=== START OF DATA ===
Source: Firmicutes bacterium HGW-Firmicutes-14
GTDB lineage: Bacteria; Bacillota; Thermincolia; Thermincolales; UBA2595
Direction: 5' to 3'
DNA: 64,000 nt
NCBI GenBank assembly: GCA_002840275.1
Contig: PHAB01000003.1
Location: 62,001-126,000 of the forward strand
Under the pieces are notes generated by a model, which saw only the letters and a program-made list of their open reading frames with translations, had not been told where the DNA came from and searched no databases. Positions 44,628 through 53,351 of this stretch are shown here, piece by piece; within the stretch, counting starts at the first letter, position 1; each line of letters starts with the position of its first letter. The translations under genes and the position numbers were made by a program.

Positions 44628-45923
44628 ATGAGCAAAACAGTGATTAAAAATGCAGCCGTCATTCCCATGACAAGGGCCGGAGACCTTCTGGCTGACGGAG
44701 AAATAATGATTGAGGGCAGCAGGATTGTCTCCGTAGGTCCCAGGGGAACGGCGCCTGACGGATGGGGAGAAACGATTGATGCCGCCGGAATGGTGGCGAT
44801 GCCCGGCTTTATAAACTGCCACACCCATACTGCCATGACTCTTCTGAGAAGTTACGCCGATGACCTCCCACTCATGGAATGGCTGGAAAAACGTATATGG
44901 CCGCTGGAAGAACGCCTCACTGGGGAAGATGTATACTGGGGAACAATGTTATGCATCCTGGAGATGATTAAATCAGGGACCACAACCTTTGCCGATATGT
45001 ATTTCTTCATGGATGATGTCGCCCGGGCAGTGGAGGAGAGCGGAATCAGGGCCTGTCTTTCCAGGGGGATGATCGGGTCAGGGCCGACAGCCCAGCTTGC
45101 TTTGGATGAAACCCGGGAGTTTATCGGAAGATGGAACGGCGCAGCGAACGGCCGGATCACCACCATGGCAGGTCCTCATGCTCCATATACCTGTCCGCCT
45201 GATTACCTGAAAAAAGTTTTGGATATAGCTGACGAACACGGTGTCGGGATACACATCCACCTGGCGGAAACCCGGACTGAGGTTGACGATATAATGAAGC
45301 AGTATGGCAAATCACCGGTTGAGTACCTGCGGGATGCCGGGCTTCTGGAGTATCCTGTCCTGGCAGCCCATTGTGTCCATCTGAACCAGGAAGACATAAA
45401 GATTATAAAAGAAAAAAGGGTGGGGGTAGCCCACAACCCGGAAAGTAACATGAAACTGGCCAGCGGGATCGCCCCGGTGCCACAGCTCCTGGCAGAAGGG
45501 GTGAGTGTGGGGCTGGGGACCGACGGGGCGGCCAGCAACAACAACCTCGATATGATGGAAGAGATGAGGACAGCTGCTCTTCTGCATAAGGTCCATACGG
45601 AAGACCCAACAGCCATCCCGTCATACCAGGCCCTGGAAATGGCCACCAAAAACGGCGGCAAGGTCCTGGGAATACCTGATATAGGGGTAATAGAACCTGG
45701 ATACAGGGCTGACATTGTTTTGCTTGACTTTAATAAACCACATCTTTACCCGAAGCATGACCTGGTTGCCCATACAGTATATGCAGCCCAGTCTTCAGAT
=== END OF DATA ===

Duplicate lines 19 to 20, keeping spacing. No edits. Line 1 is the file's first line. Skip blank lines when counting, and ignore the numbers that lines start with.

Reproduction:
45501 GTGAGTGTGGGGCTGGGGACCGACGGGGCGGCCAGCAACAACAACCTCGATATGATGGAAGAGATGAGGACAGCTGCTCTTCTGCATAAGGTCCATACGG
45601 AAGACCCAACAGCCATCCCGTCATACCAGGCCCTGGAAATGGCCACCAAAAACGGCGGCAAGGTCCTGGGAATACCTGATATAGGGGTAATAGAACCTGG